Higher minimum wage could have negative impacts
The state minimum wage increases approved by the 2016 Oregon Legislature could actually reduce the earnings of the lowest wage workers, if the experience in Seattle is any guide.
However, employers face many more challenges than just minimum wage requirements, how many people to hire and what to pay them.
Those were two recurring themes from a panel discussion on Oregon's minimum wage at the Portland Business Alliance's breakfast forum held on Sept. 20. The panelists, which included a public policy professor and two small business owners, were also able to answer questions about a wide range of employment issues from the roomful of business leaders at the downtown Sentinel Hotel.
Univeristy of Washington professor Jacob Vigdor led a study of the Seattle law that will eventually raise the minimum wage there to $15 an hour for large employers. Released in June, it found there was not much impact when the first of the phased increases took effect. But things changed after the second increase to $13 an hour.
"In Seattle, pay for low-wage workers went up 3 percent, but hours worked went down 9 percent, reducing their wages $125 a month," Vigdor said of the results of the study, which was required by the law that passed in June 2014.
A similar study released a week earlier found the second increase had no effect on employment. But Vigdor said it only concerned the restaurant industry, not low wage workers in all sectors of the economy, like the University of Washington study did.
"We didn't find any change in overall employment in the restaurant industry either, but we did in the earnings of low wage workers," said Vigdor.
The 2016 Oregon law raises the states minimum wage to $14.75 in Portland, $13.50 in mid-size cities and $12.50 in rural areas by 2022. Charlene Wesler, the owner of Gigi's Cafe in Southwest Portland, was thinking about how to comply with the second increase to $11.25 in July 2017 when something else took priority — a new federal policy preventing her from pooling the tips left at customer tables and dividing them up among all her 14 employees. Under the new policy, only the servers could keep the tips, reducing the money paid to other employees, like the kitchen staff.
"So, I decided to go tipless. Instead of allowing tips, we now charge a 20 percent surcharge on all bills that is divided up among the employees," she said.
According to Wesler, the change essentially created a profit sharing plan for her employees, changing the way they think about their jobs. They are working harder to increase profits and are constantly thinking about how to reduce costs without sacrificing customer service.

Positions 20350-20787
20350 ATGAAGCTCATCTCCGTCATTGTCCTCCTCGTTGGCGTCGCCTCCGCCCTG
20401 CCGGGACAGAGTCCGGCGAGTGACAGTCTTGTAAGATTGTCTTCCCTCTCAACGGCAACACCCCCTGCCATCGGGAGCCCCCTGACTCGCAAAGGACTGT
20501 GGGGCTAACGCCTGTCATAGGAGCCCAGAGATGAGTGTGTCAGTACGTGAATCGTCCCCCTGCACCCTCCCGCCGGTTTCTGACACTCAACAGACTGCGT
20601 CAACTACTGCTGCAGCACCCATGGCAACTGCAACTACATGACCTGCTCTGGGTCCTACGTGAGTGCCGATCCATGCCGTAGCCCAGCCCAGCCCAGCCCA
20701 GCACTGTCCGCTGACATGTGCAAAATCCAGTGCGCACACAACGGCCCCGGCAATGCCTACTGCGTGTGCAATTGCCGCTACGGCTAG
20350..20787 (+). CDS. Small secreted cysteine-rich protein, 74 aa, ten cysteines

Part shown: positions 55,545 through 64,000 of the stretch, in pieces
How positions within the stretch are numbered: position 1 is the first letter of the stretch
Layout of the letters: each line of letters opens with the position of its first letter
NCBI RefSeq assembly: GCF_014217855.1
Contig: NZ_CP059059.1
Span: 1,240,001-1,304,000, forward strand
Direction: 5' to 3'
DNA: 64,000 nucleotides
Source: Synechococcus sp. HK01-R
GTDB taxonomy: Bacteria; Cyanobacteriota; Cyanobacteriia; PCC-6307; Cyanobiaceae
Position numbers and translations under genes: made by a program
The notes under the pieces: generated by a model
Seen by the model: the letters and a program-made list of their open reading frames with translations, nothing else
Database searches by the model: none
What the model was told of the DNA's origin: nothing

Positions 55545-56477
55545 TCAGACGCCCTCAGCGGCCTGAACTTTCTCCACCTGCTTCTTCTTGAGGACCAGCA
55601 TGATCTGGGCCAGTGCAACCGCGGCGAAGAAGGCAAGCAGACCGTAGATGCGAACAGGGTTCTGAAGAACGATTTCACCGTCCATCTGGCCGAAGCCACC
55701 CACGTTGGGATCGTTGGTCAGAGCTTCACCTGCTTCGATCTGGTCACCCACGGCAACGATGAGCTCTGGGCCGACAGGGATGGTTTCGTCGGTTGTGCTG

"Now when a dish breaks, they cringe too," Wesler said to knowing laughs from the crowd.
Wesler said the change has also reduced turnover since employees see opportunities for making more money.
"When I first opened my restaurant, a lot of employees told me they were just saving up enough money to go to Europe. I met so many people going to Europe. I think, how can that be? I've never been to Europe," said Wesler, who started her business in 2010 as a food cart specializing in waffles while attending Portland State University. Now, after moving into a restaurant space the Hillsdale Shopping Center to serve breakfast and lunch a few years ago, Gigi's will open for dinners in several weeks.
Janelle Bynum brought two perspectives to the discussion. She owns four McDonald's franchises in East Portland, Happy Valley, Milwaukie and Oregon City. The mother of four is also a first-term state representative from District 51, which includes parts of East Multnomah and North Clackamas counties.
"New requirements may seem to cause problems, but there are good reasons for many of them," said Bynum, citing the paid sick leave requirement approved by the 2017 Oregon Legislature as long overdue.
Although Bynum is being required to raise some wages at her franchises, she says a bigger problem is finding enough qualified workers to staff them. As living costs rise in the region, fewer and fewer local residents can make ends meet with entry level jobs, she said.
"We used to hire from the neighborhoods and now we can't. People can't afford to live in Portland anymore," said Bynum.
Vigdor said his research has led him to conclude someone should publish a handbook for employers on how they can pay the higher wages that are coming.
"I've heard enough stories to know that managers are doing more work and customers are being expected to do some of the work, too," he said.
But Vigdor also cautioned that no one should expect higher minimum wages to solve all of society's problems.
"A free market leads to efficient solutions, but not necessarily equitable ones," he said.
The panel was moderated by Kerry Tymchuk, executive director of the Oregon Historical Society. He told the crowd that in 1913, Oregon became the first state in the country to pass a minimum wage law. It only applied to women and minors, and required them to be paid a weekly wage of not less than $8.64 a week. At the time, many of them were being paid as little as $3 a week. Businesses appealed the law to the U.S. Supreme Court, arguing states do not have the authority to set minimum wages. They lost and the U.S. Congress passed the first federal minimum wage law in 1938.